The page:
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Negotiating with the Taliban: As Ghazni burns is an end to the conflict in sight?

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Will Marshall is a 2nd year International Relations undergraduate student at King’s College London and MENA Editor for International Relations Today.

Reflecting on the tumultuous events of recent weeks in the world of international politics, it is easy to understand the lack of airtime being given to yet another fierce battle which continues to rage on the dusty streets of Central Asia’s most war-torn country. Whilst the eyes of journalists have been diverted by the what has been quoted as the worst week so far in Donald Trump’s already turbulent presidency amid allegations of financial fraud and election interference, Turkey’s ongoing economic crisis and the British Government’s shambolic preparations for a ‘No-Deal’ Brexit, the battle for the Afghan city of Ghazni, a strategically crucial city of 150,000 located on the main road between Kabul and Kandahar, passed relatively unnoticed by the majority of mainstream media outlets[1].

This apathy is reflective of the growing indifference of the international community towards Afghanistan, 17 long years after the 2001 US invasion of the country and with no end in sight. Despite the withdrawal of the NATO’s International Security Assistance Force in 2014, the anticipated transition of full responsibility for Afghan internal affairs to local security forces has yet to occur. The withdrawal of NATO Forces was hardly expected to occur overnight, with the Obama administration adopting a gradualist approach calling for a 50% reduction in US troops by the end of 2015 and a full withdrawal of combat forces by late 2016 as Western troops adopted a strictly advisory role.[2] Unsurprisingly, given the history of foreign intervention in Afghanistan, this withdrawal has corresponded with a remarkable resurgence in the capacities of the Taliban. Following an estimated trebling of the groups strength from 20,000 to 60,000 in the four years since the NATO withdrawal, the Taliban are now thought to be active in 70% of the country’s provinces with militants in full control of 14%, the highest proportion of the nation’s territory since the 2001 invasion[3][4].

President Trump’s new strategy on Afghanistan, adopted over a year ago and designed to reflect this new reality has similarly failed to stem the insurgent tide. In an abrupt reversal of his previous promise to get out of Afghanistan Trump has significantly increased the US presence in the country with total troop numbers now in excess of 14,000 along with a significant escalation of counterterrorism and aerial operations. Despite this increase in capacity, US strategists have all but given up attempting to regain full control of the country as US Forces increasingly focus on the defence of major population centres such as Kabul, Kandahar, Jalalabad and Mazar-e-Sharif whilst leaving more remote outposts in the hands of poorly-trained and equipped local police. In all practical terms, this strategy means Kabul and its Western Allies have effectively conceded much of rural Afghanistan to the militants, giving them free rein over vast swathes of the nation’s territory.[5]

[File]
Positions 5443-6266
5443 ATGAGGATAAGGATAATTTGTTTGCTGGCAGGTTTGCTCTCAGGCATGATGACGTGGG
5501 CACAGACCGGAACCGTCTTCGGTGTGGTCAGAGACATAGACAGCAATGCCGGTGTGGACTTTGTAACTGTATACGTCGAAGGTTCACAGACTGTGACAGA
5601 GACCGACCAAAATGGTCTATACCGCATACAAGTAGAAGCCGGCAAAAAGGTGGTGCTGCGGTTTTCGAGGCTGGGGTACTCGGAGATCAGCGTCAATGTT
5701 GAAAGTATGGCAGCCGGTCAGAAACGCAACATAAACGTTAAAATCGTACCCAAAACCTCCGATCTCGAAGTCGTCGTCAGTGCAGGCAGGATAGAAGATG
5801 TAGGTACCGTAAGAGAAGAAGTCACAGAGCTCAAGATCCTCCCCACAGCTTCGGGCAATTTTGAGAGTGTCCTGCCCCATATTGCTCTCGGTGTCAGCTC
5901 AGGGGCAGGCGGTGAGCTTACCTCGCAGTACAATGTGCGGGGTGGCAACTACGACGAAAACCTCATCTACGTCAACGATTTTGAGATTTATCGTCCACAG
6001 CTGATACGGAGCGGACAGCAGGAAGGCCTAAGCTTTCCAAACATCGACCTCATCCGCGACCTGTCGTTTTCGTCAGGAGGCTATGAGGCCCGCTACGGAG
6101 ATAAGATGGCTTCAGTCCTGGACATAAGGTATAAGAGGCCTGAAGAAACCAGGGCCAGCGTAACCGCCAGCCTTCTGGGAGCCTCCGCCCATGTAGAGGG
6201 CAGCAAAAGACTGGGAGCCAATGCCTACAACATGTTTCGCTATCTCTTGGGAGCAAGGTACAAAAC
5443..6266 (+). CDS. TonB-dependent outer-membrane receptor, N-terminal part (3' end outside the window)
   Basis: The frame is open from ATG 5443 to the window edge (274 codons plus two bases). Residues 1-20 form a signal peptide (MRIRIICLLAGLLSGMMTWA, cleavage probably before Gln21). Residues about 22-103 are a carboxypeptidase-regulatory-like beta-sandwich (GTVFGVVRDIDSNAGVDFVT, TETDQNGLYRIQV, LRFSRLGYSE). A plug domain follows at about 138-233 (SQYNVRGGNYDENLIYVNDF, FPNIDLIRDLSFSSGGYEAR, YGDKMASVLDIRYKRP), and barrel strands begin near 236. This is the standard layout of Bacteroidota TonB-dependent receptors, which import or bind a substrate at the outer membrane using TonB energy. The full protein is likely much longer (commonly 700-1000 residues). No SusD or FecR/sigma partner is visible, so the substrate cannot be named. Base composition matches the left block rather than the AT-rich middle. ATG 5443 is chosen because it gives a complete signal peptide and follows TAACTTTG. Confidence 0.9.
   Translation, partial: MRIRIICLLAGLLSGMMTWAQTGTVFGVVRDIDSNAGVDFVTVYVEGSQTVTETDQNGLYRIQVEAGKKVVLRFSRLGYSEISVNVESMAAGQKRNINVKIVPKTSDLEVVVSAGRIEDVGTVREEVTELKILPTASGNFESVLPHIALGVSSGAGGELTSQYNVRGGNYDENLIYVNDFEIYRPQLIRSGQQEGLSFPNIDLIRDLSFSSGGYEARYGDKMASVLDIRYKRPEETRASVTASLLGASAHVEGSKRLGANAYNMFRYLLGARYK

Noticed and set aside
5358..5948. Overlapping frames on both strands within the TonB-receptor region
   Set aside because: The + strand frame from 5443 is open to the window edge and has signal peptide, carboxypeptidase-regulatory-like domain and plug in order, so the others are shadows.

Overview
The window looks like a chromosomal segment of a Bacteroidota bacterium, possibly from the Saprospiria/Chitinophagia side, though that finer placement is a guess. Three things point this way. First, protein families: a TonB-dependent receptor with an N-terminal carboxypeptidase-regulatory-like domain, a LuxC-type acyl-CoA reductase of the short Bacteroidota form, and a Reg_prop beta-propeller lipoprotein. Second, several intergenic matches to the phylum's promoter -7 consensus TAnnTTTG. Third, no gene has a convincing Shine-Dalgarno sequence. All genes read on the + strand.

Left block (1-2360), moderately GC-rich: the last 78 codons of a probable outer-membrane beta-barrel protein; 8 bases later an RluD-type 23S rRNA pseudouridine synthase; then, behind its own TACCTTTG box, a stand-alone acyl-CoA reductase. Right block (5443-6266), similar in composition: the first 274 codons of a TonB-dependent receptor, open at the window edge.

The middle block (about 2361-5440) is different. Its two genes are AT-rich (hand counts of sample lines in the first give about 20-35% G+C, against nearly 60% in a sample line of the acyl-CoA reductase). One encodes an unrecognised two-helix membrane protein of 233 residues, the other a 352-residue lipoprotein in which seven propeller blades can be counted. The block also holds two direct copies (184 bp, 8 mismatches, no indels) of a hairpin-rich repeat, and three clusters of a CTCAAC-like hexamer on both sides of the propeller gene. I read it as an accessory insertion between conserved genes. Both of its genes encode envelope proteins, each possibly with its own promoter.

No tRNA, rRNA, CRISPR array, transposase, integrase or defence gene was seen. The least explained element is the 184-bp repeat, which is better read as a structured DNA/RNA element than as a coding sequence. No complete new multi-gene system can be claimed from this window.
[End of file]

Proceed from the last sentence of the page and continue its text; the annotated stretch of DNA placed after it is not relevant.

It is precisely such a strategy, the abandonment of vast hinterlands to militants in which they can operate relatively undisturbed that allows them to coordinate major offensives on urban centres, such as Ghazni, with impunity. Coupled with repeated attacks in recent months against symbols of Afghanistan’s fragile institutional and democratic capacities – such as Islamic State’s attacks on a Kabul military hospital this March resulting in the deaths of over 100 civilians and, later this May against a voting centre, again in Kabul, with 69 confirmed fatalities which further serve to undermine the authority of President Ghani’s already tenuous authority. Thus, it is increasingly apparent that for neither Kabul nor Washington there is no clear endgame for what a post-conflict Afghanistan might look like, never mind a clear strategy to bring such an outcome about. As the Guardian’s Simon Tisdall concisely puts it, in the absence of a ‘fight to win’ strategy, ‘the US is in a triple bind: it cannot win the war, it cannot halt the war and it cannot leave’.[6]

However hard it may be to swallow for those who have dedicated the best part of two decades to fighting militancy in the country, a negotiated settlement between the Taliban and Ghani’s National Unity Government seems to be the only hope for America if it is to have any chance of a full withdrawal from Afghanistan at any time in the next decade. Even the usually tough-talking Trump Administration has recognised the necessity of finding a workable, long-term settlement in the war-torn country with its agreement to begin secret talks with the Taliban last month in Qatar. Despite the distinct possibility of a breakthrough deal on the table, one which could transform the country’s political landscape, there remain immense obstacles to peace in Afghanistan after four decades of almost continuous conflict.